I’ve suggested that some of the things we do and the way we do them are worth forgetting. Something that should never be forgotten, however, is our belief in the power of human relationships—our “heart.” All learning takes place within relationships. I want us to determine how our vital relationships can be preserved and expanded. I’ll be looking to each of you for ideas.
What do we preserve? What must be forgotten? What can we create?
These are questions I can’t answer alone. I need for each of you to participate fully in Beach 2030. I am asking you to care about and influence a future campus that you and I may not inhabit. Please, engage in building our future. Can I get an enthusiastic “yes” for a future in which our academic rigor, inclusive excellence, public good and innovation efforts propel our students and our community to new heights that we may now only imagine?
Thank you and Go Beach!
Provost Jersky's Remarks
Thank you Jane for so eloquently setting the stage for Beach 2030. I am excited about the new direction our campus is taking. That being said, I am sure some of you may be skeptical of this new initiative. Some might be asking if it is simply going to be ‘another’ directive for our campus. I assure you all that this is not the case.
Our campus has not seen anything like this.
As Jane mentioned, the future of our campus and the national narrative has left us reevaluating how and why we do strategic planning. We cannot simply apply a traditional model to our reimagined future. Our new planning model allows us enough ambiguous open space to creatively turn our future into an opportunity for our campus. What I know for certain is that we cannot go back to the ‘way things have always been done.’
On the national stage higher education is on the defensive. Some political pundits claim to believe that a ‘liberal’ education is doing more harm than good for society. With the free speech debate still being played out on college campuses and an incorrect perception that colleges are negatively contributing to the next generation of students - the political climate is making people ask how beneficial colleges are to our society. This paradigm shift has left many wondering, ‘what is the future of higher education?’ We know the answer is ‘yes’, we are not only beneficial, but essential.
But, this national negativity has taken a toll on all institutions of higher education, including ours. The CSU went on the offensive this political season to demonstrate to Governor Brown that publicly-funded higher education institutions not only matter, but are instrumental to the future of California. After a successful lobbying effort with key stakeholders, our campus received more of the much needed funding we need to operate, but still less that what we need to flourish. The disconcerting issue the budget discussions raised was how much we needed to prove why we matter to secure even that level of future funding.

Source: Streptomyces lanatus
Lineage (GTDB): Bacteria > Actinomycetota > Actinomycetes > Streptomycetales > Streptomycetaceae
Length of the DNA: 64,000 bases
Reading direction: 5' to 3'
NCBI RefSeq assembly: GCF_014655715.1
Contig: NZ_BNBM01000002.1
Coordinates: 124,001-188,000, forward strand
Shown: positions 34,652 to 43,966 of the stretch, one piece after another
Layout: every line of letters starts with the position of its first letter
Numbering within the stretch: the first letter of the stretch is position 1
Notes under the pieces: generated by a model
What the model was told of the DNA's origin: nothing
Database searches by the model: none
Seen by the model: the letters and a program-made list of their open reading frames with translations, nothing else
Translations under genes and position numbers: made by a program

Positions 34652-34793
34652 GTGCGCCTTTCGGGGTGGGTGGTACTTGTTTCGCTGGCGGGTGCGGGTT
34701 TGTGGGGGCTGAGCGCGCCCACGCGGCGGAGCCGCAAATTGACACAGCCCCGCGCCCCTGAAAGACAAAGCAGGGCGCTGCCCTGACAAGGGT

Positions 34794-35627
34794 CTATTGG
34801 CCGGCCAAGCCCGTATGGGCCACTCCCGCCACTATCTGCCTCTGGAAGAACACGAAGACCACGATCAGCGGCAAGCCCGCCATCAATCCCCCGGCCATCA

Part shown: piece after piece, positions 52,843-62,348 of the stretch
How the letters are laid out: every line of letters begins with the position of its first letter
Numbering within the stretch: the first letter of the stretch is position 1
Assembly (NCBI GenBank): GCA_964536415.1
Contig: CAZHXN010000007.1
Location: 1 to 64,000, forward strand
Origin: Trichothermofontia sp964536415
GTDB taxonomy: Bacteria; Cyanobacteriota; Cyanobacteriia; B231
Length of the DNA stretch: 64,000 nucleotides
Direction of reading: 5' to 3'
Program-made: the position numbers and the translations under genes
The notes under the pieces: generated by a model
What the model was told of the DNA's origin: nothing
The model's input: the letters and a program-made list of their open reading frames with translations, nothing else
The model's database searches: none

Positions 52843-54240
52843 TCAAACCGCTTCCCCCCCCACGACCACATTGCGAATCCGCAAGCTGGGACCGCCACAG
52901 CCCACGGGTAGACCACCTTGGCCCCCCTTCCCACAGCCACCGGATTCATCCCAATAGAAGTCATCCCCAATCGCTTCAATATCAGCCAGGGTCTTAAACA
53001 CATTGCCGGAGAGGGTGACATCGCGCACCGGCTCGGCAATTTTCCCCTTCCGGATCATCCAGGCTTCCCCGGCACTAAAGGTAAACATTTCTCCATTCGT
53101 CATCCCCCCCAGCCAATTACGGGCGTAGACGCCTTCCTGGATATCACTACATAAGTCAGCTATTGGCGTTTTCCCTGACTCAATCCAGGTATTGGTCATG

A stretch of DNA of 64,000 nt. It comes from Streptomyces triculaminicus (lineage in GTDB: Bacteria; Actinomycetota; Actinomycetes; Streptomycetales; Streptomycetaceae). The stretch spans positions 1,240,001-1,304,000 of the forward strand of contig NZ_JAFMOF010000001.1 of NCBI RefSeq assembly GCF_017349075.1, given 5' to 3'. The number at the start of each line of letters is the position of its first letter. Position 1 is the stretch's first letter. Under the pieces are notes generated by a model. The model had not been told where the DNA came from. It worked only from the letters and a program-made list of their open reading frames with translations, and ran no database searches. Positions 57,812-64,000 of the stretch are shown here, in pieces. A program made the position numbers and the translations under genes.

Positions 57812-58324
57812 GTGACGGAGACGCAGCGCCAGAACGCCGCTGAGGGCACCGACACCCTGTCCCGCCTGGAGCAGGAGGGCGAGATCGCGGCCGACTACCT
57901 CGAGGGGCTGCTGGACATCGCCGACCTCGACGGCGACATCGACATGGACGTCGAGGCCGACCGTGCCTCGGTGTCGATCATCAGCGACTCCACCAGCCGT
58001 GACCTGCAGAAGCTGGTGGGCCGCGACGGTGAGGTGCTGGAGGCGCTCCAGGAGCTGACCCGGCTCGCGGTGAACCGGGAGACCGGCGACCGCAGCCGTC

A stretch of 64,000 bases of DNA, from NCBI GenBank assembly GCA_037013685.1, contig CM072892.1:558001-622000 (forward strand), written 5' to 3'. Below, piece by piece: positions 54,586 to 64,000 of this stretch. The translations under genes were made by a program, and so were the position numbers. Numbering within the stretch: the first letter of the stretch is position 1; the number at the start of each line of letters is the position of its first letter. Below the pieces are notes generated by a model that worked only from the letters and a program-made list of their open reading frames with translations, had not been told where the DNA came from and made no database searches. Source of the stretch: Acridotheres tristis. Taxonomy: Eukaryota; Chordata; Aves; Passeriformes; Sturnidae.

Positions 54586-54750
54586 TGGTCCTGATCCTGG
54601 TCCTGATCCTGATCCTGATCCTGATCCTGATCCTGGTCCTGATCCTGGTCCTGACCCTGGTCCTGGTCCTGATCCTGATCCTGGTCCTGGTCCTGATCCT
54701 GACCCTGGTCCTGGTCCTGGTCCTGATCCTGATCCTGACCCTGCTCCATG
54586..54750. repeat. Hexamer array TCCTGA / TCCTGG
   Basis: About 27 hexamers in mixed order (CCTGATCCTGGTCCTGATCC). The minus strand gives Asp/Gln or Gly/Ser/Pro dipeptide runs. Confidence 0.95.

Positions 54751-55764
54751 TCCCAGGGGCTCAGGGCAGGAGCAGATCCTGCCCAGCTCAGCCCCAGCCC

Now on to Beach 2030.
Moving forward we need a thoughtful, authentic process that engages the entire campus, not just a select few. We also need a plan that combines, adapts and aligns with our campus WASC reaccreditation. In addition to Beach 2030, our campus will also be engaged in the process of a WASC reaccreditation. This equally important, yet parallel process gives our campus time to engage on where we are now. This information will become a vital portion of Beach 2030, which is where we want to be. Both of these efforts will combine what our campus holds at our core: the central themes of intellectual achievement, public good and inclusive excellence.
Another key effort that will launch during this time will be the 5th cohort of the Leadership Fellows Program. This year the program will combine Beach 2030 with its existing model– with the new name Leadership Fellows Program – Beach 2030. The new name represents that this year’s cohort will focus on leadership primarily through the lens of Beach 2030. Those who are interested should check the Leadership Fellows website.
Ultimately we are being charged with uprooting today’s view of our educational process, and conceptualizing a new campus for 2030. This process will set up our university for the next generation of educators, students and community. We are going to cast a vision of our future. We must be prophets of hope, not merchants of doom.
This is where Beach 2030 comes into play. We are reinventing how our campus has traditionally executed strategic planning, and retooling to create a sustainable model for our campus. How will this be achieved? The answer lies with everyone in this room.
We all have a rare chance to contribute to guiding this great campus by envisioning and setting up the structure for students and faculty. We have the privilege of imagining, creating and controlling the outcome with this unique opportunity.
I want you all to take a moment for reflection –
Close your eyes.
Imagine the year 2030.
What do you see?